A simpler more focused business with a dividend yield of over 5%. Buy, sell or hold?
First-half results to 30 June 2021
- Operating profit from continuing operations up 17% to £725 million
- Commencing a £750 million share buyback programme
- Interim dividend up 5% to 7.35p per share
- A reported loss of £198 million, down from a profit of £874 million in H1 2020
Chief executive Amanda Blanc said:
"We have made good progress on all fronts in the 12 months since we launched our strategy. We are delivering on our commitment to make a substantial capital return to our shareholders.
While we've got more to do, our half year results show we have what it takes to drive growth in our businesses. We remain completely focused on transforming performance, capitalising on the breadth of Aviva, making insurance simple and easy for our customers, and creating value for our shareholders."
Insurer Aviva (LSE:AV.) today announced a 17% increase in adjusted profit and plans to return at least £4 billion to shareholders by the end of June 2022 following the sale of various overseas businesses.
Returns will start immediately with a £750 million share buyback programme. Its UK general insurance business delivered its highest sales in a decade. Net flows into its savings and retirement business rose by nearly a quarter to a record £5.2 billion.
Aviva shares rose by more than 4% in UK trading, leaving the shares at double their pandemic low reached back in March 2020. Shares for rival Legal & General (LSE:LGEN) have also nearly doubled since pandemic lows.
The value of new life business premiums for Aviva rose 13% to £16.9 billion, with general insurance gross written premiums gaining 6% in the half year to the end of June to £4.4 billion.
Controllable costs fell 2% during the period, with Aviva on track to deliver £300 million of cost savings by 2022 compared to a 2018 baseline.
The interim dividend is up 5% to 7.35p per share from the 7p per share paid this time last year. Aviva aims to grow dividends per share by low to mid-single digits based on sustainable cash flows.
A reported loss for the half year of £198 million from a profit of £874 million in the first half of 2020 was partly due to an anticipated loss on the previous sale of its French business.
Further details on exactly how it will return the balance of cash to shareholders are expected to be outlined in its full-year results come March 2022.
Tracing its history back to 1696, Aviva today provides savings, retirement pension products and insurance to over 31 million customers. Goals to become a simpler, more competitive, and more commercial company have headed its recent agenda. Overseas businesses lacking the relevant scale have been sold, with a focus on the UK, Ireland, and Canada being made going forward.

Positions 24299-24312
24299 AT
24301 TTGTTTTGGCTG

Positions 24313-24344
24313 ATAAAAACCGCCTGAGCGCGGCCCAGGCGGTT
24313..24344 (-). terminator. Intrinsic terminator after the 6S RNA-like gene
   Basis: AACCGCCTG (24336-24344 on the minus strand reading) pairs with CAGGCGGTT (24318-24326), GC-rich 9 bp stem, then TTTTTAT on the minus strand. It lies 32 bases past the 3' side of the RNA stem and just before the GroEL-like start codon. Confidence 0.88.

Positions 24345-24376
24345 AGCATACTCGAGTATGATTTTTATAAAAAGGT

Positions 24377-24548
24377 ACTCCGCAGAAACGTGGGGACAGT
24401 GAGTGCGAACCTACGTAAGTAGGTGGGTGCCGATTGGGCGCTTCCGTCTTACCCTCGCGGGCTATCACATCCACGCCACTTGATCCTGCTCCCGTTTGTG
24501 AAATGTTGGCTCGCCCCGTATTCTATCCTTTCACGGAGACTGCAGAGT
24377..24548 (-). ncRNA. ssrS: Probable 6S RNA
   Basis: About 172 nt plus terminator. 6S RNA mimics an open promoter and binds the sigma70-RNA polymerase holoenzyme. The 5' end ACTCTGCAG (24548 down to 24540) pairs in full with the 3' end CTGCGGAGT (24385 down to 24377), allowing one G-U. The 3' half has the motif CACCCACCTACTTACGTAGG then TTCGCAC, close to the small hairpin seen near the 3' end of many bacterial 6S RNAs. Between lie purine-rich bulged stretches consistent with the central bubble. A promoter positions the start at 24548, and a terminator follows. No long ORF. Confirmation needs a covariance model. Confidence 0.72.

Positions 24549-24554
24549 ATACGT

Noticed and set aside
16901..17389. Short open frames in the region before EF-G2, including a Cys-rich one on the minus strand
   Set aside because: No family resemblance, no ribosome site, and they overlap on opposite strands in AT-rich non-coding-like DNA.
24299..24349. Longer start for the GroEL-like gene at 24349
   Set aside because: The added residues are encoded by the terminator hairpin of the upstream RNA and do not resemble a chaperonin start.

For investors, lower annuity sales in a subdued bulk purchase annuity market during this latest period are not to be ignored. As is the ongoing need to reduce debt. A previous rebasing or cut in the dividend payment is yet to be recouped and despite some ongoing presence, sales of various overseas interests and operations do reduce its geographical diversity.
That said, a focus on areas of strength such as the UK and Canada appears sensible. Costs are still being tackled and an estimated forward dividend yield of over 5% remains attractive in the current ultra-low interest rate environment. In all, with management focus greatly increased, group finances strengthened and improved efficiency ongoing, we believe Aviva remains worthy of long-term investor support.
- Bulk purchase annuities have seen a strong start to the second half
- Attractive dividend yield (not guaranteed)
- Loss of geographical diversity
- General insurance is subject to events outside of management’s control
The average rating of stock market analysts:
These articles are provided for information purposes only. Occasionally, an opinion about whether to buy or sell a specific investment may be provided by third parties. The content is not intended to be a personal recommendation to buy or sell any financial instrument or product, or to adopt any investment strategy as it is not provided based on an assessment of your investing knowledge and experience, your financial situation or your investment objectives. The value of your investments, and the income derived from them, may go down as well as up. You may not get back all the money that you invest. The investments referred to in this article may not be suitable for all investors, and if in doubt, an investor should seek advice from a qualified investment adviser.
Full performance can be found on the company or index summary page on the interactive investor website. Simply click on the company's or index name highlighted in the article.